CORVALLIS - Many people are torn between an irrational fear of buzzing, stinging insects and a reluctance to use toxic chemicals around the home. There are alternatives that address both concerns.

But first, you need to identify the buzzing creature in question.

"'Bee has become a generic term that refers to several species of social 'hymenoptera,' as well as solitary bees," said Lynn Royce, an insect identification specialist for the Oregon State University Extension Service. "For the timid, most of the identification can be done from a safe distance by just looking at their nests or hives."

Yellow jackets or bald-faced hornets typically build large, roundish paper nests, Royce said. The nests increase in size as the colony grows and are usually basketball-sized or even larger by fall.

"There are, however, some yellow jackets that live underground, where you can't as easily identify their paper nests," Royce noted. "If this is what you would like removed, there may be a person in your area who is franchised to collect them for a pharmaceutical company.

"These collectors will remove them for free," Royce said. "They then sell the yellow jackets or bald faced hornets to pharmaceutical companies which make desensitization serum. Call your county OSU Extension agent or ask a local entomologist to find to help locate someone in this business."

Wasps make smaller nests. The nests usually are open combs of paper with fewer than 20 individuals per nest, Royce said. "I know of no one who will collect these for free, but you might find and an entomologist who, for the love of a bug, will remove and relocate the wasps," she added.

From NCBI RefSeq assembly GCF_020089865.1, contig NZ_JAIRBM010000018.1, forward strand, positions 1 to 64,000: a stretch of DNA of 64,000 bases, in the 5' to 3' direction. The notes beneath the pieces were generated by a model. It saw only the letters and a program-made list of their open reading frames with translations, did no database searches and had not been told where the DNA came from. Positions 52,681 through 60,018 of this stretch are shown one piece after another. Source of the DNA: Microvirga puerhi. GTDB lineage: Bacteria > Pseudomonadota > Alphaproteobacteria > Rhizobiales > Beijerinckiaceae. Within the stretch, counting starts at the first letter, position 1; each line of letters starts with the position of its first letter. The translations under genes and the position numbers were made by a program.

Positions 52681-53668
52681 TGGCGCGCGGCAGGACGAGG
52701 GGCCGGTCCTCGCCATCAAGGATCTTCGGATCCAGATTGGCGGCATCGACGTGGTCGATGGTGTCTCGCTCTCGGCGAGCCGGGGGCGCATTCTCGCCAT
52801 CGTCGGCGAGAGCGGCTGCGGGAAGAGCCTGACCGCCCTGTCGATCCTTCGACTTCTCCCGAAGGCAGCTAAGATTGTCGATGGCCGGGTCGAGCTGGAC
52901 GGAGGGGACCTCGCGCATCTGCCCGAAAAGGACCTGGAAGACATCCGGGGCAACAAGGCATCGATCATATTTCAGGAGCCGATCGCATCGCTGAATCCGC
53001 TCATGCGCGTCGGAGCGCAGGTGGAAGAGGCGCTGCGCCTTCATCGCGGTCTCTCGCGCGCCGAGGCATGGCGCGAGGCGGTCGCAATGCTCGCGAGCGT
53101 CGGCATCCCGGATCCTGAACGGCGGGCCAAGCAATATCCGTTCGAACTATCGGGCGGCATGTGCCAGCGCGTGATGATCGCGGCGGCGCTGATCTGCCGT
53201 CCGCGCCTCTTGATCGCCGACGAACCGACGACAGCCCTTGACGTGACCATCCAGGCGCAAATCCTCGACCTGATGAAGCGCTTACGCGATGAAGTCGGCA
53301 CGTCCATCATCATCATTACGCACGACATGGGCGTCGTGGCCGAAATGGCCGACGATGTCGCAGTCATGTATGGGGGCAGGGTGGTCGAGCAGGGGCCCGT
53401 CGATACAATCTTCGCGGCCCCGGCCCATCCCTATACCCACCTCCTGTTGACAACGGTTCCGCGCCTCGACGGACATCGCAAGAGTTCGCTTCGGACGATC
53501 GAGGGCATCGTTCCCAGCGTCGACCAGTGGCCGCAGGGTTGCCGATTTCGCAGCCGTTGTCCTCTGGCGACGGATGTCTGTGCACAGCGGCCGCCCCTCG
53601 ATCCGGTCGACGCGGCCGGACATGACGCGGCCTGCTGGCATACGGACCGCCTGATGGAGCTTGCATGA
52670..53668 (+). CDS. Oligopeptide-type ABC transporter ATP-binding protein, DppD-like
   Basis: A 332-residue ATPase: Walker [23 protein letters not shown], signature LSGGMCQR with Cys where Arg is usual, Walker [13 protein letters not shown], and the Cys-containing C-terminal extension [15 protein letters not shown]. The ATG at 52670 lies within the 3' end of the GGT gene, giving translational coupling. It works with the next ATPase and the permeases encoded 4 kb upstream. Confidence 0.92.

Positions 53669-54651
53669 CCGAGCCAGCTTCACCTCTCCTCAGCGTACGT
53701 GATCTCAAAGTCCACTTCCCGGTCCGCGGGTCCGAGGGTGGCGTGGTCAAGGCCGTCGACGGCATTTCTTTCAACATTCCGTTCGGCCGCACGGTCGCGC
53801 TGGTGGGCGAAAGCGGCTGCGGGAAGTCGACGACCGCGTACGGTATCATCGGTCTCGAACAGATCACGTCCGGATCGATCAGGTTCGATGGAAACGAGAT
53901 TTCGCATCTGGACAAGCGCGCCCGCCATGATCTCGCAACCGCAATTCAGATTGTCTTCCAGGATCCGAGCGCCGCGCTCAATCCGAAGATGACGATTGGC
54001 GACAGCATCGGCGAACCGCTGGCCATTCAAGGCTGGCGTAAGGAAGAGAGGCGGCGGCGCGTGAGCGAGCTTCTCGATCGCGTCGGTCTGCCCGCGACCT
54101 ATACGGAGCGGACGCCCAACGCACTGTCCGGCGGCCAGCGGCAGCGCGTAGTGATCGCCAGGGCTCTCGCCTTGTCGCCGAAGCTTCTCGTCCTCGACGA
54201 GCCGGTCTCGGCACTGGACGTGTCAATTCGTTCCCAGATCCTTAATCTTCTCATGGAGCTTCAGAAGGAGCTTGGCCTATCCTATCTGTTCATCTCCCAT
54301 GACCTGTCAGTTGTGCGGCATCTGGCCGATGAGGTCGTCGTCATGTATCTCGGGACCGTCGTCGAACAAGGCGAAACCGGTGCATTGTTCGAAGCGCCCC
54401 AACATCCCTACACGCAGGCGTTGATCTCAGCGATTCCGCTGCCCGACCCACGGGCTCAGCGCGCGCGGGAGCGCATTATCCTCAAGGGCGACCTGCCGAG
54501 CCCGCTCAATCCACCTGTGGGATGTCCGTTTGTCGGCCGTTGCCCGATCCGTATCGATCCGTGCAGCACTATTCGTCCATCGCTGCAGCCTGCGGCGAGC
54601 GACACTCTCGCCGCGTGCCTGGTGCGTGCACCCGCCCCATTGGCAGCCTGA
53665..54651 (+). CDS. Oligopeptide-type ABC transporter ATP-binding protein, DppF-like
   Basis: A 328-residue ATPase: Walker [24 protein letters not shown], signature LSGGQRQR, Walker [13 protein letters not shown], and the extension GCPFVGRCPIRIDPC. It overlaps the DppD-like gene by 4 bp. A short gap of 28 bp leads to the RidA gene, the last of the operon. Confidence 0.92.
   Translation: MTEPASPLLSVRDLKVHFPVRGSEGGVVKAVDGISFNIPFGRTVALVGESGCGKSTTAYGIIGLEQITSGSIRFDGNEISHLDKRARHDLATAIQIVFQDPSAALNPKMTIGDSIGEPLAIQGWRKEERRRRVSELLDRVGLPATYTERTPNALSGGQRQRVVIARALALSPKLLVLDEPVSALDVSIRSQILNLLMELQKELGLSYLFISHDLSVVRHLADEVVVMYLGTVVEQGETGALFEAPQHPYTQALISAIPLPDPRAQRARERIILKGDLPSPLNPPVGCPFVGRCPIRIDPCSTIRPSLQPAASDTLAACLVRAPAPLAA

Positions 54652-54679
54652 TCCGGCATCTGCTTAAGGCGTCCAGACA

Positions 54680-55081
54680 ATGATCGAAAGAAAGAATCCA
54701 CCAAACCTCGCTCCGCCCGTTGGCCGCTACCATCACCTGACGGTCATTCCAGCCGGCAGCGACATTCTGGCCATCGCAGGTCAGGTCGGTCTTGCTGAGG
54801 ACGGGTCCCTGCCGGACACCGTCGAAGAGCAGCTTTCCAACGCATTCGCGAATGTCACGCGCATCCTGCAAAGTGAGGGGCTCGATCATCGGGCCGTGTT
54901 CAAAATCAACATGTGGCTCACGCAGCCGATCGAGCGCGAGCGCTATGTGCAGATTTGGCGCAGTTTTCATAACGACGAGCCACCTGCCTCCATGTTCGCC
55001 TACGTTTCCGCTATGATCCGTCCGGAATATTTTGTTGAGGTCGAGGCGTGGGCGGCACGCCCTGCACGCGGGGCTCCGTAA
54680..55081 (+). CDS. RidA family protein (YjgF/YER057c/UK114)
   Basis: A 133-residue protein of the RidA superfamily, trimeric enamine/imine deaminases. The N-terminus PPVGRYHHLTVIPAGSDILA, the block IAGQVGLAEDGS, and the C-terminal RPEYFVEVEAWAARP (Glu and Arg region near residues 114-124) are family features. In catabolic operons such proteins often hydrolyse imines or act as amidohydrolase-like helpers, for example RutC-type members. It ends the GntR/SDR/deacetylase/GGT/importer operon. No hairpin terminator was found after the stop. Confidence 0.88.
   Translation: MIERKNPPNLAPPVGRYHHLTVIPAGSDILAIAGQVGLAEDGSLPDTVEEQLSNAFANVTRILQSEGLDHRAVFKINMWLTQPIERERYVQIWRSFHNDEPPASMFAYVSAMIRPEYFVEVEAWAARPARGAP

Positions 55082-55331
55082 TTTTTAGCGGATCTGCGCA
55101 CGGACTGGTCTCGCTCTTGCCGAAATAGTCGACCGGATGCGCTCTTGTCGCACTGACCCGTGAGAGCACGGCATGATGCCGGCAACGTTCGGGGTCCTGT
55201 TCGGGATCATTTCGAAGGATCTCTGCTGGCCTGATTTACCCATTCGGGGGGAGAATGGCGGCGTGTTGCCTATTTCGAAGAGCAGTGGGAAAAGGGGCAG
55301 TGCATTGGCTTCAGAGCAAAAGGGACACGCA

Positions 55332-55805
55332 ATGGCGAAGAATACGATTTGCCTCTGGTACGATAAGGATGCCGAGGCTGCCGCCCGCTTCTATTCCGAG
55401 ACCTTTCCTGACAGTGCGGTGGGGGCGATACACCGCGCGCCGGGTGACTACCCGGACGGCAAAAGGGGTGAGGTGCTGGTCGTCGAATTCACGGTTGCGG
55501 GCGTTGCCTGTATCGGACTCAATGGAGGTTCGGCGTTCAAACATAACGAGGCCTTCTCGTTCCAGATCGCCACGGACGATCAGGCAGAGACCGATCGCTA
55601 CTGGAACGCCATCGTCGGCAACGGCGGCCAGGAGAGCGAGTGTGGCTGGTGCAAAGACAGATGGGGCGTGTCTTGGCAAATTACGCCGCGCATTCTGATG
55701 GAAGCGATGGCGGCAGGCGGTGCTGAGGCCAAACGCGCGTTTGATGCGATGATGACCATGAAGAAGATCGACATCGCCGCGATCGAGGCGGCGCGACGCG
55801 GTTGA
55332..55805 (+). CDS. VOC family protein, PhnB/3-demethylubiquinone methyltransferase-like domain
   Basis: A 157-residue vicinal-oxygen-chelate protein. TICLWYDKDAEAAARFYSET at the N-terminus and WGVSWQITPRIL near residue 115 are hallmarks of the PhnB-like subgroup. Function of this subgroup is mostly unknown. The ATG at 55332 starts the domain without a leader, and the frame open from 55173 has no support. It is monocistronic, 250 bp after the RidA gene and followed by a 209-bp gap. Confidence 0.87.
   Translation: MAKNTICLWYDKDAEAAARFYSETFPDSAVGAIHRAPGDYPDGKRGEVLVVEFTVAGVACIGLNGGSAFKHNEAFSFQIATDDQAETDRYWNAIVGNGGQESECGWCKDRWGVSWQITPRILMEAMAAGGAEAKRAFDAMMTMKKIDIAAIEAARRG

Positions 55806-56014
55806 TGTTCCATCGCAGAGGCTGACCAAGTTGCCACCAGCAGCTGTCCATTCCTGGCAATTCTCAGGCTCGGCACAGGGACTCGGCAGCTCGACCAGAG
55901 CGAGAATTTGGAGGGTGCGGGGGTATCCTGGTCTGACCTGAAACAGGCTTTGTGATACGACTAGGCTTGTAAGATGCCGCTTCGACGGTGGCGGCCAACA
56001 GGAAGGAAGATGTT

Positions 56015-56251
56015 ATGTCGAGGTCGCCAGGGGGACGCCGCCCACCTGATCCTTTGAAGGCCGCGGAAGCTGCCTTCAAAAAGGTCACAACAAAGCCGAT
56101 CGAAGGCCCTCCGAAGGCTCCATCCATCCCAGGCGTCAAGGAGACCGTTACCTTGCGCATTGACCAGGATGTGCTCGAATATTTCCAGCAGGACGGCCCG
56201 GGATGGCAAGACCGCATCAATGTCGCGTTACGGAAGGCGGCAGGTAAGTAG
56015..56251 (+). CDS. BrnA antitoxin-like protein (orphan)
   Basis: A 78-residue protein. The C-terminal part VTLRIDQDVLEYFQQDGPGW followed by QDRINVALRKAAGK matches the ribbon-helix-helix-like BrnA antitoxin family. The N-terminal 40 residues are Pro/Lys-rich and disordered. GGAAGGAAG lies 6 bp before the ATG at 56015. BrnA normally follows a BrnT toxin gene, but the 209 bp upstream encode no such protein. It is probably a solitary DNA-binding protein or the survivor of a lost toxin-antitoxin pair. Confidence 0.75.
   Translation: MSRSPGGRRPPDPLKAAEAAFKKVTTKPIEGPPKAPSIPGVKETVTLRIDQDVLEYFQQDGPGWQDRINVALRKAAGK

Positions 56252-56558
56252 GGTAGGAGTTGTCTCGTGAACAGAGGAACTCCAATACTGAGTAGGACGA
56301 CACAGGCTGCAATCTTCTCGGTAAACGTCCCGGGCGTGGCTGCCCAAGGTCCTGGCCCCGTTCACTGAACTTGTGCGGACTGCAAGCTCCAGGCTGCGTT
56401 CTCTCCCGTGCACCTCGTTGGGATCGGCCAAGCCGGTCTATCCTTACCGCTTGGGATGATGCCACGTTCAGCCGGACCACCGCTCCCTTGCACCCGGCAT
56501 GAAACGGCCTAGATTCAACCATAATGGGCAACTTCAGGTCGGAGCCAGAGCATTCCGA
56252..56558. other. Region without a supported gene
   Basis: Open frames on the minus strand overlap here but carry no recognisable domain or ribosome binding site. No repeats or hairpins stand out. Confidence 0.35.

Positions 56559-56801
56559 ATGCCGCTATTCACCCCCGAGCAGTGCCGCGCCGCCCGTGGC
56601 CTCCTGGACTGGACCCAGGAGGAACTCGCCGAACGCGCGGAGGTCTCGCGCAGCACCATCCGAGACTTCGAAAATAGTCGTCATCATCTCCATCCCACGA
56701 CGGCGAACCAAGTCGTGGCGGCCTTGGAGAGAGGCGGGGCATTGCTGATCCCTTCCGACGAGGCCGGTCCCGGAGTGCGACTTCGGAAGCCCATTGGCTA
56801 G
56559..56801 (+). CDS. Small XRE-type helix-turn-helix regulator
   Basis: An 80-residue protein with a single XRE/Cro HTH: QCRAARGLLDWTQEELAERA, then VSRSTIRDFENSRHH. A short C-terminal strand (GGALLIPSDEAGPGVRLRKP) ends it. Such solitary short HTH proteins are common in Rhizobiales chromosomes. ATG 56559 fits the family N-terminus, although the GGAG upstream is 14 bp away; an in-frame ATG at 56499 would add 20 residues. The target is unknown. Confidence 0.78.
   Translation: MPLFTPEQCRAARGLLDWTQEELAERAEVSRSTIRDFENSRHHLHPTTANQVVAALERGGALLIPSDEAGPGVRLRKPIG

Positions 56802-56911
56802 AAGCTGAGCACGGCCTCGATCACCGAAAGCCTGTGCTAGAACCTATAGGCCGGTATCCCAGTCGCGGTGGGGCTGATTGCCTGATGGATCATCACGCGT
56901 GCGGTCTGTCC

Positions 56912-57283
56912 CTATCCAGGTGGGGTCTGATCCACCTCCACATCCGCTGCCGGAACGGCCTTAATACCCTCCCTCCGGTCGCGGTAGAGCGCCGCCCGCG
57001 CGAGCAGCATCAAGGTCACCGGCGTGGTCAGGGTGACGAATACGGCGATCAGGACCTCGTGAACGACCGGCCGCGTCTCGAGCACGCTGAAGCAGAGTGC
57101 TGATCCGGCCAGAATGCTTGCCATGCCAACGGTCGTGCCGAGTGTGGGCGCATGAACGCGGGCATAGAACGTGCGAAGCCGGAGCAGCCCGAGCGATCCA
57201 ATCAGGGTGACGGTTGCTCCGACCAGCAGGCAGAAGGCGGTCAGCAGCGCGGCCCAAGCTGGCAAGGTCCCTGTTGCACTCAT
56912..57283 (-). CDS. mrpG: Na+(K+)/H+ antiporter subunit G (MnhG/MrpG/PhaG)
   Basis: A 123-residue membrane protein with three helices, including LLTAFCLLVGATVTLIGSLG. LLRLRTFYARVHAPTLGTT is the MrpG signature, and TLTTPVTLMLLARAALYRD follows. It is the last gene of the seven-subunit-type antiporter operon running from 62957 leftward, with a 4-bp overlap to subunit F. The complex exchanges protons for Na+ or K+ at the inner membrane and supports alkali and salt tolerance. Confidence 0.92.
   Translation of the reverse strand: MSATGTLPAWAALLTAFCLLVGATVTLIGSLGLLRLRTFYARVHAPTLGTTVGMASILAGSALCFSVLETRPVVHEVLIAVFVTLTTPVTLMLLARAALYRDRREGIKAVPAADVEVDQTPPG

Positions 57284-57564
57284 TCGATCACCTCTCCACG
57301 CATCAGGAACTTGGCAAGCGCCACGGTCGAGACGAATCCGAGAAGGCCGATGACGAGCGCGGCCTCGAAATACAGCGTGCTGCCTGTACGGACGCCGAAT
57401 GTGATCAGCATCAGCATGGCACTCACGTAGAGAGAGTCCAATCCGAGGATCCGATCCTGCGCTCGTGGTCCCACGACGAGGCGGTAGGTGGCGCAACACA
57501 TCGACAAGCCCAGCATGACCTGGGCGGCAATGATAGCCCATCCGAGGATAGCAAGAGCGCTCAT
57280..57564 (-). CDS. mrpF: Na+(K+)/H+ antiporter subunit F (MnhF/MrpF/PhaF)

Honey bees generally live inside cavities and may take up residence in a tree that has a hollow space in its large limbs or trunk. For removal of honey bees, you need to look in the Yellow Pages for local beekeepers. Removal may or may not be free.

Old bird or rodent nests inside a hollow space in a tree may harbor bumblebees - the large, yellow and black stripped insects that seem to scare people the most. They actually are quite docile. "I collect and relocate them for Corvallis residents," Royce said.

Royce says if you are willing to make a few phone calls there are often alternatives to poisoning these buzzing insects around the home. "Remember, all bees are beneficial pollinators in our gardens and crops and we need to protect them. Wasps are also beneficial as predators of garden pests and removers of carrion," said Royce. "Moving their nests allows these insects continue their beneficial roles."

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Lynn Royce, 541-737-5520